maltese-falcon

In 1968, the Star Trek cast and ocrew were filming the episode “Plato’s Stepchildren,” which featured aliens using mind control to force Captain Kirk (William Shatner) to make out with Communications Officer Uhura (Nichelle Nichols). You know: standard classic Star Trek stuff. Star Trek just wasn’t Star Trek if Kirk wasn’t being goaded by an alien god into some sort of sexual harassment. But when it came time to shoot that scene, the director and some NBC suits got uncomfortable – not because of the weird consent issues (this was the ‘60s, after all; slapping a woman was considered foreplay), but because Nichols is black. Up until that point, scripted interracial kisses on television just weren’t done. The actors wanted to shoot the scene as it was, but since they weren’t in charge, there was only one thing they could do: sabotage.

Show creator Gene Roddenberry had suggested a compromise: they’d shoot two versions of the scene, one with the kiss, and one with a hug, and use whichever worked better. Everyone knew which version NBC was going to want to use, but luckily Shatner had a plan. See, a director can’t see exactly what the camera is picking up – only the camera operator can. So while they were shooting the versions of the scene that would preserve the purity of the white race, Shatner positioned himself so that the director couldn’t see his face, stared right into the camera, and made a bunch of stupid faces.

The director, thinking he’d won, immediately called a wrap and sent everyone home. It wasn’t until they were going over the dailies that they realized what had happened. They were forced to run the scene as originally scripted, resigning themselves to having to face an explosion of controversy that (twist!) never happened.

Truly, it was a leap forward for human rights, although whether Shatner was fighting for the progression of society or just couldn’t stand to miss an opportunity to get busy on national television is anybody’s guess.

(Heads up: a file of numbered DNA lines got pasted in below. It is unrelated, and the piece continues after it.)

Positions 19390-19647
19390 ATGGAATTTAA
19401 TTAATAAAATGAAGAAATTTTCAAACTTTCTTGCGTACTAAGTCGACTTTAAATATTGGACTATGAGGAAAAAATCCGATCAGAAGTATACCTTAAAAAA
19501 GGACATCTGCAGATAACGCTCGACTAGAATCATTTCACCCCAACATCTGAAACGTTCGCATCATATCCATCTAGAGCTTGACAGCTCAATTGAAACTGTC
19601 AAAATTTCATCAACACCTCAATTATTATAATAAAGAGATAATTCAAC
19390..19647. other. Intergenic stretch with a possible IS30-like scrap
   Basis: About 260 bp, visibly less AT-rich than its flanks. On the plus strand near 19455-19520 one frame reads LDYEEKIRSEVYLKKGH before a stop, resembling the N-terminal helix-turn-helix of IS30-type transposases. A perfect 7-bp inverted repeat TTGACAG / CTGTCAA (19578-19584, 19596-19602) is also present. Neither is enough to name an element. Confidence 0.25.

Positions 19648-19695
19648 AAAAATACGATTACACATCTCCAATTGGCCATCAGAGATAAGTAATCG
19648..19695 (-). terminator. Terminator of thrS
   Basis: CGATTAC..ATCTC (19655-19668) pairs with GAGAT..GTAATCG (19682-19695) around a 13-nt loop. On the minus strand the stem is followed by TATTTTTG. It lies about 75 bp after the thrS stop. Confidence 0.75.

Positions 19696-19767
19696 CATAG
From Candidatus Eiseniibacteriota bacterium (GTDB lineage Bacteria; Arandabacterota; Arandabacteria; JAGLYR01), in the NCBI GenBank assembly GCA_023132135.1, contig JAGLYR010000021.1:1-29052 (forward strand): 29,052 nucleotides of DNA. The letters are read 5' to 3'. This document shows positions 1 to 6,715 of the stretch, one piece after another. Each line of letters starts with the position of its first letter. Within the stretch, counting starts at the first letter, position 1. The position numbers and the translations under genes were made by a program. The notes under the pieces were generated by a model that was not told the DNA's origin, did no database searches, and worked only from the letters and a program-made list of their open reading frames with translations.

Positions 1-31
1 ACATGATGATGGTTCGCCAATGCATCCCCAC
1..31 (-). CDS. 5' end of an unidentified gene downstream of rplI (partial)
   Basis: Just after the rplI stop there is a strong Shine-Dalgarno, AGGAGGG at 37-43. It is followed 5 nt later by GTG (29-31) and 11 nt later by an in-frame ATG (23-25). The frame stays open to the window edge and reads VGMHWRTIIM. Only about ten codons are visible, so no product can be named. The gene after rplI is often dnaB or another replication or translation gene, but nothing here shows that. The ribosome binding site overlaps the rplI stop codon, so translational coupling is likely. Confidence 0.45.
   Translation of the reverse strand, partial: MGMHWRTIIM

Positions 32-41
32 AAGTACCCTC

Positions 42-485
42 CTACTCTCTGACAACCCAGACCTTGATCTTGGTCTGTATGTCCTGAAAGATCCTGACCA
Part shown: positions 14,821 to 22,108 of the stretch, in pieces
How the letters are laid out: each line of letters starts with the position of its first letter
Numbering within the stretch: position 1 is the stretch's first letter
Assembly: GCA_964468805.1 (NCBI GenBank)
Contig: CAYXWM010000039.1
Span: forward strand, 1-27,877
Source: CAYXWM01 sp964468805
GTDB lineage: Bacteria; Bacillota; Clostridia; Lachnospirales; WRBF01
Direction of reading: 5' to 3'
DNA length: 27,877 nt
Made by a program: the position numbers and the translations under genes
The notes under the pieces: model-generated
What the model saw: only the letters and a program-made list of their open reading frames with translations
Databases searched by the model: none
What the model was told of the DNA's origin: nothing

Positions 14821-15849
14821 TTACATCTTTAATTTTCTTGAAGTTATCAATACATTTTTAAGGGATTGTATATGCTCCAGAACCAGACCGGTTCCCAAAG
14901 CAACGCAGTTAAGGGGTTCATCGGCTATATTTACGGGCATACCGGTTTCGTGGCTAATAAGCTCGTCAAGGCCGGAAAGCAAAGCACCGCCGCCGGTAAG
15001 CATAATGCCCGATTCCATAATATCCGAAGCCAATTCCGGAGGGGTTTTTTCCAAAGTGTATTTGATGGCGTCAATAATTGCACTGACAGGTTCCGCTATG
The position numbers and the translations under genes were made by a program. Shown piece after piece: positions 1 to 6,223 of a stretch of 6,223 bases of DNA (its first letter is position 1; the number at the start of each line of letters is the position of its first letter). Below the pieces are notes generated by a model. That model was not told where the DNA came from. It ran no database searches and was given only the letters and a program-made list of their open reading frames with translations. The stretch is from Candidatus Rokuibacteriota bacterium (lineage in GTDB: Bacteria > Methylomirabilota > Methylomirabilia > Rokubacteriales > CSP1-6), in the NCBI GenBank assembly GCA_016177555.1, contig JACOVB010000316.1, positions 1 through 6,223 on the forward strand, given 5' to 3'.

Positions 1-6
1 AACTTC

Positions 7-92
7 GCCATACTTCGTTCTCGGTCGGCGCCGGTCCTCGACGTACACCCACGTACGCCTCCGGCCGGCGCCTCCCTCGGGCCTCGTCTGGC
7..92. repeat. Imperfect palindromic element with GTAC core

6 Sneaky Ways Movies and TV Shows Outsmarted the Censors

Humphrey Bogart, 1941, a publicity photo for The Maltese Falcon

“I’m not good-looking. I used to be but not any more. Not like Robert Taylor. What I have got is I have character in my face. It’s taken an awful lot of late nights and drinking to put it there. When I go to work in a picture, I say, ‘Don’t take the lines out of my face. Leave them there.’ “

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We’re kicking off a new weekly classic film column on Nerdist.com! First up: film noir THE MALTESE FALCON starring one of the greatest actors of all-time, Humphrey Bogart.

Read all about the film here.

nytimes.com
A Secret Jew, the New World, a Lost Book: Mystery Solved
An octogenarian cracks the case of a missing prized manuscript by Luis de Carvajal the Younger that surfaced on sale for a fraction of its value.
By Joseph Berger

Until 1932, the 180-page booklet by de Carvajal, a secret Jew who was burned at the stake by the Inquisition in Spain’s colony of Mexico, resided in that country’s National Archives.

Then it vanished. The theft transformed the manuscript into an object of obsession, a kind of Maltese Falcon, for a coterie of Inquisition scholars and rare-book collectors. Almost nothing was heard about the document for more than 80 years — until it showed up 13 months ago at a London auction house. The manuscript was on sale for $1,500, because the house had little sense of its value.